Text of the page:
I love my Petzl Meteor.

The photo makes it look like the blow to the helmet came more from the side than from the top, leading me to think that a lightweight suspended helmet (Elios, Armour, Half Dome, etc) may not have protected you as wel.

Climb safe,
Mal

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By Gwut
May 28, 2014
Me
I bet you won't be getting one of those light weight foam helmets that are all the rage any time soon then?

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By Stich
From Colorado Springs, Colorado
May 28, 2014
Coffee after freezing our asses off near James Pea...
The Bowling Alley nearby was the scene of a similar rockfall incident years ago with my friend Scott and I. We escaped being hit, but my pack too a good shot. The thing to realize is all cliffs are like this really, especially after rains. Go walk along the edges of the cliff at your local crag and you'll see this.

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By Ian Stewart
May 28, 2014
Gwut wrote:
I bet you won't be getting one of those light weight foam helmets that are all the rage any time soon then?


Why not? This post made me start looking at helmets again, and after reading a bit about it and watching Petzl's video, I'm really wanting one of the 165g Siroccos:

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By Taylor J
From new mexico, new england
May 28, 2014
My home project....  Eds. It may be called "T...
Gwut wrote:
I bet you won't be getting one of those light weight foam helmets that are all the rage any time soon then?

The petzl meteor is a lightweight foam helmet.....

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By Gwut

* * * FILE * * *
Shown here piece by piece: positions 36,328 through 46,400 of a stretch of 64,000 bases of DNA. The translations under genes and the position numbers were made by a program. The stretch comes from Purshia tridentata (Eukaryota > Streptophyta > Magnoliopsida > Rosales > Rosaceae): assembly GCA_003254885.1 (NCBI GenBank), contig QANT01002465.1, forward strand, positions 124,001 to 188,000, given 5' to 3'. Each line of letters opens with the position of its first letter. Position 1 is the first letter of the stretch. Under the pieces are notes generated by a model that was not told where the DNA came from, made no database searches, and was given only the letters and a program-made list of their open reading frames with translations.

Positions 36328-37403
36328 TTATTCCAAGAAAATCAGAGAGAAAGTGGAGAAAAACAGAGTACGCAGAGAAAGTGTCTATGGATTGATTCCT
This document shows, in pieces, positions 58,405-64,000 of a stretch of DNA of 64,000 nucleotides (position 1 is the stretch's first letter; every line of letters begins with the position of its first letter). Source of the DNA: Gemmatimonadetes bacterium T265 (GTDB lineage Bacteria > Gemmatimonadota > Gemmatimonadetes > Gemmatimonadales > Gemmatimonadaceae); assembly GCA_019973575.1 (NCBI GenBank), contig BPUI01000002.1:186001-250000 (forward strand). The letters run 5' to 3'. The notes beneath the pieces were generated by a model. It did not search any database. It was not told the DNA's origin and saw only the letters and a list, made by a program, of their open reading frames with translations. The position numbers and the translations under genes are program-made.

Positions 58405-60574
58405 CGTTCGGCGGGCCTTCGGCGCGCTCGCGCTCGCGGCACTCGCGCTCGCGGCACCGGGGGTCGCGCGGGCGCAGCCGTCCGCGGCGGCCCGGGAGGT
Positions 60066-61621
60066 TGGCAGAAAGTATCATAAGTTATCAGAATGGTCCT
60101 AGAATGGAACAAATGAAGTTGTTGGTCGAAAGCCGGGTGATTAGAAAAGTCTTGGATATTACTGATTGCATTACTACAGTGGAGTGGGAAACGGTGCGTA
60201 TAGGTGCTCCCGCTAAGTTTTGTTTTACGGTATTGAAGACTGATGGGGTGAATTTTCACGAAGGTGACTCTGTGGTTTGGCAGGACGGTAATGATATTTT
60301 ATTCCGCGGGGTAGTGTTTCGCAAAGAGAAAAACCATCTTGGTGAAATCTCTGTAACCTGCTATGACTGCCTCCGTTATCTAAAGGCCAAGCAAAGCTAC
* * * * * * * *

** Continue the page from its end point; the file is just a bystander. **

May 28, 2014
Me
They are just like a helmet without a shell.

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By Rick Blair
From Denver
May 28, 2014
This is a novel auto blocking belay device.  I thi...
Ian Stewart wrote:
Why not? This post made me start looking at helmets again, and after reading a bit about it and watching Petzl's video, I'm really wanting one of the 165g Siroccos:


Wouldn't this scirroco be susceptable to penetration by jagged/pointy stuff?

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By Craig Childre
From Lubbock, Texas
May 28, 2014
Potrero Mexico, Sport Climbing Mecca.
That's intense... Great write up. Good info. I am prone to being lazy about my bucket when no one else is in the crowd is wearing one. A bad habit I need to remedy.

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By Price
From SLC, UT
May 28, 2014
Rick Blair wrote:
Wouldn't this scirroco be susceptable to penetration by jagged/pointy stuff?


Nope. It's not packing foam. Go check one out at the climbing shop. The foam is actually a lot more durable and crush proof than the type of foam used in the meteor. Hence why it doesn't need a shell.

(The color is a result of the fact that this type of foam is only produced in a very limited number of colors (3, I think).)

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By Scott Stanko
May 28, 2014
Glad you are okay Rich! Super scary.

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By Ian Stewart
May 28, 2014
Gwut wrote:
They are just like a helmet without a shell.


Sure, but why do you need a shell? If the foam is sufficient on its own I see no reason to use a shell, especially if you'll have to replace your helmet after the shell is dented anyways. I wouldn't be surprised if the upper dents in the OPs helmet just bounced back into shape if he were wearing a Sirocco (though I'm guessing that lower divot probably would have still left a mark).